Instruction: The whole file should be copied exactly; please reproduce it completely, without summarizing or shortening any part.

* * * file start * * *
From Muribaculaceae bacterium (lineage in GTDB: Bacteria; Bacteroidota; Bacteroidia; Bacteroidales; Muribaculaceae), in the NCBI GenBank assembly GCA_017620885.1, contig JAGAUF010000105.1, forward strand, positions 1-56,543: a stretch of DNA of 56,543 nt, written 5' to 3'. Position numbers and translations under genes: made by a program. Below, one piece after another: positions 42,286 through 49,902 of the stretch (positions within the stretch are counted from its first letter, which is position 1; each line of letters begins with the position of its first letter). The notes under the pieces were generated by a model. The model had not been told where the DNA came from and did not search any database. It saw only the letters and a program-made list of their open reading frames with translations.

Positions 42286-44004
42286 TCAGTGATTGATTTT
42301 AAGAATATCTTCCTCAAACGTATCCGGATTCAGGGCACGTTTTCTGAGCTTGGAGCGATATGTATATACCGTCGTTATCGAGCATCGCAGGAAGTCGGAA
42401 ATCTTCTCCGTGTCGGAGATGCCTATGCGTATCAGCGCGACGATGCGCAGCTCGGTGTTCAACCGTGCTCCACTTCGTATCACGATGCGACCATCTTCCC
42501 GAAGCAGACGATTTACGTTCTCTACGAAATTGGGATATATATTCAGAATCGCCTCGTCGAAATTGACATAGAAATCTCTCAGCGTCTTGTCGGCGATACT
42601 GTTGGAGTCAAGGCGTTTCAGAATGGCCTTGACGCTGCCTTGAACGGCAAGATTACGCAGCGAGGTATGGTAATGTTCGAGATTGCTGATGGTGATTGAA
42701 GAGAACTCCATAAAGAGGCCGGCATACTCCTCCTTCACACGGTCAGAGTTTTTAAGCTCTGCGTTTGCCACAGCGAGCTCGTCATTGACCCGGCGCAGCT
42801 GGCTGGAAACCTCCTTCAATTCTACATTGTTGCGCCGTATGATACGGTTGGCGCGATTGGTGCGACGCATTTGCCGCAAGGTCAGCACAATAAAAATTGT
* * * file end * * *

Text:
From Muribaculaceae bacterium (lineage in GTDB: Bacteria; Bacteroidota; Bacteroidia; Bacteroidales; Muribaculaceae), in the NCBI GenBank assembly GCA_017620885.1, contig JAGAUF010000105.1, forward strand, positions 1-56,543: a stretch of DNA of 56,543 nt, written 5' to 3'. Position numbers and translations under genes: made by a program. Below, one piece after another: positions 42,286 through 49,902 of the stretch (positions within the stretch are counted from its first letter, which is position 1; each line of letters begins with the position of its first letter). The notes under the pieces were generated by a model. The model had not been told where the DNA came from and did not search any database. It saw only the letters and a program-made list of their open reading frames with translations.

Positions 42286-44004
42286 TCAGTGATTGATTTT
42301 AAGAATATCTTCCTCAAACGTATCCGGATTCAGGGCACGTTTTCTGAGCTTGGAGCGATATGTATATACCGTCGTTATCGAGCATCGCAGGAAGTCGGAA
42401 ATCTTCTCCGTGTCGGAGATGCCTATGCGTATCAGCGCGACGATGCGCAGCTCGGTGTTCAACCGTGCTCCACTTCGTATCACGATGCGACCATCTTCCC
42501 GAAGCAGACGATTTACGTTCTCTACGAAATTGGGATATATATTCAGAATCGCCTCGTCGAAATTGACATAGAAATCTCTCAGCGTCTTGTCGGCGATACT
42601 GTTGGAGTCAAGGCGTTTCAGAATGGCCTTGACGCTGCCTTGAACGGCAAGATTACGCAGCGAGGTATGGTAATGTTCGAGATTGCTGATGGTGATTGAA
42701 GAGAACTCCATAAAGAGGCCGGCATACTCCTCCTTCACACGGTCAGAGTTTTTAAGCTCTGCGTTTGCCACAGCGAGCTCGTCATTGACCCGGCGCAGCT
42801 GGCTGGAAACCTCCTTCAATTCTACATTGTTGCGCCGTATGATACGGTTGGCGCGATTGGTGCGACGCATTTGCCGCAAGGTCAGCACAATAAAAATTGT